Society, The World, and Being Not of It

By: hawkgrrrl
February 5, 2013

Daniel faced a serious problem.  Darius the king had been tricked by his princes into outlawing prayer.  But Daniel felt beholden to pray to his God.  The society in which he lived restricted his personal freedoms more than his religious society did.  In fact, his religious community went underground due to the persecutions and restrictions of the larger society.  As to the larger world around Daniel, we don’t know.  People couldn’t travel great distances very easily.  The Bible takes place in a fairly restricted geography.  If Daniel moved to China or Africa or the New World, he might have had a different experience.  To him, as to many people, his local society was the world.  Daniel chose to flaut the rules of society, and as a result he was sentenced to death.  He chose the less restrictive religious law; in this case, the law that gave him more personal freedom to do what he wanted than did the corporal law dictated by the king.

We don’t hear too much about the others who didn’t pray and would have been sentenced to death because this story is really about political intrigues and the princes trying to circumvent Daniel’s influence with the king.  Would you have flauted the king’s rule or obeyed the king?  Would you have seen it as oppressive of your religious society to contradict the laws of the land, requiring you to pray when it meant a death sentence?  I have no doubt that most people would simply obey the king’s law, regarding it as a minor inconvenience.  We like to say that people always take the easy way out, but let me add that the way that is easy to them varies.  We paint Daniel’s action as a great sacrifice, but we don’t take into account that personal temperament plays a role. 

Likewise, those in the early church who practiced polygamy did so contrary to the laws of the US.  This was before statehood.  For those who wanted to continue to stay in the families they had formed, it would have been more difficult to leave their families and obey the laws of the land.  The church’s law allowing them to practice polygamy was less oppressive to them.  For those who had not entered polygamy, it was much easier to obey the laws of the land rather than to enter into  the socially practice of polygamy that were inherently difficult and would greatly restrict where they could live.  Obeying society’s law required less sacrifice for them than entering polygamy would have.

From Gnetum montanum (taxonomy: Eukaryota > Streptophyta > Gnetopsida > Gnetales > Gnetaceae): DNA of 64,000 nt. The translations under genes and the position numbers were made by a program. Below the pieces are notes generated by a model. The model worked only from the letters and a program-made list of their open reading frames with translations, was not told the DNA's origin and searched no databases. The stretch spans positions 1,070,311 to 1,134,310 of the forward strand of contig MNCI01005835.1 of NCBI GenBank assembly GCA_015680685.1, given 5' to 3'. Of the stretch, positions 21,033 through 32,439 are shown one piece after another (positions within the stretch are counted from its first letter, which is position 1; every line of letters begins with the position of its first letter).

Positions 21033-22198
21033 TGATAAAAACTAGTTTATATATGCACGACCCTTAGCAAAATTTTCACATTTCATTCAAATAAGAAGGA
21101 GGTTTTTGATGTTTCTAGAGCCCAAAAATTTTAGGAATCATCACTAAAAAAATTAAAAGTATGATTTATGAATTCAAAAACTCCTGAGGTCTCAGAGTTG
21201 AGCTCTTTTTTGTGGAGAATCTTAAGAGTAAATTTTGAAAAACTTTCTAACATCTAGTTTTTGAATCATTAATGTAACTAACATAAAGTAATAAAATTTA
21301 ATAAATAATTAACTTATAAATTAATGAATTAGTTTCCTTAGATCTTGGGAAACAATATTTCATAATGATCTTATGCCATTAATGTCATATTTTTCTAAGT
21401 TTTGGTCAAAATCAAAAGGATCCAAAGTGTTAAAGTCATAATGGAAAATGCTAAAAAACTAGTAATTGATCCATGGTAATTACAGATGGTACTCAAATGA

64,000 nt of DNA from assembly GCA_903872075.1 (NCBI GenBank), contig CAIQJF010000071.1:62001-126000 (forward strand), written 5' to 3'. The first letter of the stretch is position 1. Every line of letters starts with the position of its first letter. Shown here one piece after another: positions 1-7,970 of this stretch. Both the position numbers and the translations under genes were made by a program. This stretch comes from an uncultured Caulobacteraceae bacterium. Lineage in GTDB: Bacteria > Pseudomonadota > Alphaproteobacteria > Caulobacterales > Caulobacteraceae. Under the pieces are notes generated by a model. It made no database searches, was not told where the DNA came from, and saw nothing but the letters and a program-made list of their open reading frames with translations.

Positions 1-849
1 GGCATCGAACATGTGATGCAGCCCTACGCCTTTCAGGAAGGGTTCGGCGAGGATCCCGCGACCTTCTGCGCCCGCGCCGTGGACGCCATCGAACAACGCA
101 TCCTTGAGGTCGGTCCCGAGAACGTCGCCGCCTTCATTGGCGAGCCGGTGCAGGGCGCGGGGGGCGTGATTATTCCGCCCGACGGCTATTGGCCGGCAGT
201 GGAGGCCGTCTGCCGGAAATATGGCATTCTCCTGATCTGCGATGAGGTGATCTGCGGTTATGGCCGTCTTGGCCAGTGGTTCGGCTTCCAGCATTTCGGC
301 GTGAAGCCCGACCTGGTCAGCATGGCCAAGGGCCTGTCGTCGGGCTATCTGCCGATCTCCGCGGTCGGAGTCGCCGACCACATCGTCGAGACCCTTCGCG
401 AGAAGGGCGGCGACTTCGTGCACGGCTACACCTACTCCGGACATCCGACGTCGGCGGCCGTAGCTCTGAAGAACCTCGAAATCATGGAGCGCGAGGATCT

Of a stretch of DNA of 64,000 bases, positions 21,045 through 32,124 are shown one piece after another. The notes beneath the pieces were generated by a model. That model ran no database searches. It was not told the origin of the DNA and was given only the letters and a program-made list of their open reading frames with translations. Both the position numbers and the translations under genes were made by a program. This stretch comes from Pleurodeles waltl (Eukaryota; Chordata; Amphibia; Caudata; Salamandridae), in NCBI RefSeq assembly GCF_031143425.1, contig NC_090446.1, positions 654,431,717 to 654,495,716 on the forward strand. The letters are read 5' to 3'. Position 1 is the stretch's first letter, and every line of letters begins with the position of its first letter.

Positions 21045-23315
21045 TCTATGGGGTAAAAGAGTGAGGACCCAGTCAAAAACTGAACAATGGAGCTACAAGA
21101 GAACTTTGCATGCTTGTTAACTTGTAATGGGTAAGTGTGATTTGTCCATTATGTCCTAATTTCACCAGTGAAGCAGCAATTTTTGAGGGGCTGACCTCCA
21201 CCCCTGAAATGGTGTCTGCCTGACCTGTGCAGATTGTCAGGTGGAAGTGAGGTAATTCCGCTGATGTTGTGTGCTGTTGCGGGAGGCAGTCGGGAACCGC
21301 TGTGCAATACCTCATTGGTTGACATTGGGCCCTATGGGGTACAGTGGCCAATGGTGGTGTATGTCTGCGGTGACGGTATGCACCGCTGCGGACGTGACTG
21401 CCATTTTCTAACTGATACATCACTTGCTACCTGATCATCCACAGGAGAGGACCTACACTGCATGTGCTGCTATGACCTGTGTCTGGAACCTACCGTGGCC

As I think about these examples and contemporary stories I’ve read from other Mormons, I have a few questions about what it means in practical terms when we admonish people to be in the world but not of it (yet we also admonish them to obey the law of the land).  I have concluded that:

  • People perceive the church to be “good” relative to how oppressive they perceive the society to be in which they live.
  • People will eventually choose “the world” (meaning leave the church) if they perceive the church to be more oppressive to personal freedoms and less enlightened than society, especially if the church is oppressive to their own personal freedoms.

What are personal freedoms?  To the person who feels oppressed, they feel like everything:  life, liberty, freedom of speech, and ultimately the freedom to pursue happiness.  But those who don’t feel oppressed will call other people’s freedoms “sins” or “worldliness.”  It’s difficult to separate actual needs (freedoms) from wants, but it seems much easier to judge that in other people – whatever they want that we don’t want is not a need but their own selfishness!  People often will judge those that leave as lacking commitment, being worldly, or having been offended.  But another perspective is that those that stay may simply fit the mold better; they don’t care about the same things.  Their freedoms are not curttailed.

Before I continue, let me lay out a few caveats:

  1. Perceptions are based on personal experience that may not be shared by people living in the same society.  For example, I could talk to two different people living in the same street; one will feel that the church is less enlightened than society, and the other will feel that the church is more enlightened than society.